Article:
However, no response was received from the CLO regarding the request for arbitration and the union resorted to declaring full-fledged industrial action due to the government’s failure to address their concerns, including wage increases and non-salary benefits, lack of response from the CLO, and unresolved matters impacting the stability of the education system. In its correspondence to the government to inform them of the planned strike action, the GTU had requested an urgent meeting with the MoE to discuss these matters and avoid disruption in the educational system.

After the letter on the planned industrial action was sent out, the CLO finally reached out to the GTU, urging that they refrain from taking industrial action, emphasizing the importance of following the grievance procedure in good faith for industrial relations practice. Deonarine further advised against breaching or violating the Memorandum of Agreement between the GTU and the Ministry.


One day after the strike began, the MoE made its first move against teachers by announcing its plan to discontinue the deduction of union dues on behalf of teachers. In a press release issued by the ministry on February 6, the MoE explained that the decision to cease deductions was made per a ruling by Chief Justice Ian Chang in the case of Guyana Public Service Union v Nanda Gopaul.

The release cited the ministry as labeling the industrial action unlawful, racist, and divisive. Further, it said that the majority of the union’s requests were agreed upon by the MoE, and the ministry implemented several initiatives to benefit teachers nationwide.

The ministry then took things a step further, on February 12, vowing to cut the salaries of striking teachers. In response to this, the GTU threatened and made good on its threat to take the government to court over the MoE’s actions.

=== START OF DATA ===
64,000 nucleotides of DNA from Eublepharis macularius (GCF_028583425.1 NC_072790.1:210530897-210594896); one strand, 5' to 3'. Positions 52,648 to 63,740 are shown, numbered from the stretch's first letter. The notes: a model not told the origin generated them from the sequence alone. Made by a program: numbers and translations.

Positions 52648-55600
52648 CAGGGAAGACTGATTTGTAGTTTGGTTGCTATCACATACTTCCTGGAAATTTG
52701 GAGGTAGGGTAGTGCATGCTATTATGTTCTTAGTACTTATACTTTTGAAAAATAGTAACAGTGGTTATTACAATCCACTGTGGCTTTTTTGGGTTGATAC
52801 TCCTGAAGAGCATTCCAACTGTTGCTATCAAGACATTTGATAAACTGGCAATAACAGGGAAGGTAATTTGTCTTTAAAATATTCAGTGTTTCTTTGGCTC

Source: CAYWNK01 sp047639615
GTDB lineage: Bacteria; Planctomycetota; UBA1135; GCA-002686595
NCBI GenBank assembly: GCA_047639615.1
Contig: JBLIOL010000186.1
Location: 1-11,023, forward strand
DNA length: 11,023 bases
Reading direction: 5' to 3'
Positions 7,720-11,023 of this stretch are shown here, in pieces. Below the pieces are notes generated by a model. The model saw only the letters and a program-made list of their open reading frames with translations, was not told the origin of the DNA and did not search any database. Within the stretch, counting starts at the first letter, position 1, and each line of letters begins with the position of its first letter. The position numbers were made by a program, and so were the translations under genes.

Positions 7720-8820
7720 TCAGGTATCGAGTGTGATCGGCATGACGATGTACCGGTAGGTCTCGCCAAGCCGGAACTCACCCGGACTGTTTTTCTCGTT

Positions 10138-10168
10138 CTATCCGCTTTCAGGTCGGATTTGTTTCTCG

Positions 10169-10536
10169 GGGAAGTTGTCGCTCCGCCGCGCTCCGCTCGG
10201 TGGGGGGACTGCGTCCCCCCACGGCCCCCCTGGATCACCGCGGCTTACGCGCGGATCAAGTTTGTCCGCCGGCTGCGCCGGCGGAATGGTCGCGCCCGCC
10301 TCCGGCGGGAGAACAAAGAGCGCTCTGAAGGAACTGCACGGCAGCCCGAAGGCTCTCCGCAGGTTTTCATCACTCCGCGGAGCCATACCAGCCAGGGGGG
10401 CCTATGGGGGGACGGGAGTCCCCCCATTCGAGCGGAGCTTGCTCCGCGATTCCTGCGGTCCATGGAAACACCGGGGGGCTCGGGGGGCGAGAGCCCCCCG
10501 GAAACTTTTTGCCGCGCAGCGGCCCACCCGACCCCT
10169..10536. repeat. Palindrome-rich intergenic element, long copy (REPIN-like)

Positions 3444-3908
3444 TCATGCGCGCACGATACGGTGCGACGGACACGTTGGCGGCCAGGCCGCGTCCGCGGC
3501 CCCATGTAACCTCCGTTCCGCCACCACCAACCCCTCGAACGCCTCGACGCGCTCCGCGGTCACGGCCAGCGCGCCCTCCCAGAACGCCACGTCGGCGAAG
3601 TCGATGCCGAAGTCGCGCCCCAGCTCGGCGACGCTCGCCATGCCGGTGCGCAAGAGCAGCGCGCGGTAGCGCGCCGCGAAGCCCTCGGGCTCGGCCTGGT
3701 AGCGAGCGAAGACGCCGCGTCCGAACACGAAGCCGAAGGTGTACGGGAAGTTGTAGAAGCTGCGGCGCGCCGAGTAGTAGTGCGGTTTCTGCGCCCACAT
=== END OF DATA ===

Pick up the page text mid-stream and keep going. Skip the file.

After the union’s statement of claim against the state was filed on February 14, the government, through Attorney General (AG) Anil Nandlall SC and its other legal representatives, made an application for a 14-day grace period to come up with a response. This was granted and the matter is set to be heard on March 20. Justice Kissoon, who granted the extension, also ruled that the status quo be maintained, thereby stalling the deduction of strike days from teachers’ salaries and maintaining the deduction of union dues, pending the outcome of the matter.  It was these orders that eventually led to the Judge asking why there were no talks between the two sides and eventually ordering mediation.

On February 27, the CEO Hussain was summoned before Justice Kissoon after being found in contempt of court for issuing a circular which stated that teachers’ salaries will still be subject to deductions and that the court’s ruling was temporary. Hussain apologised to the judge, who, after accepting the apology, suggested that a mediation meeting be held in court between the two parties.

The GTU readily agreed to the meeting taking place the following day, but Nandlall asked the court for 24 hours to confer with his superiors before making a decision. The following day, despite Nandlall’s disagreement with mediation, Justice Kissoon ordered that the meeting be held under the mediation of Senior Counsel Edward Luckhoo and Robin Stoby.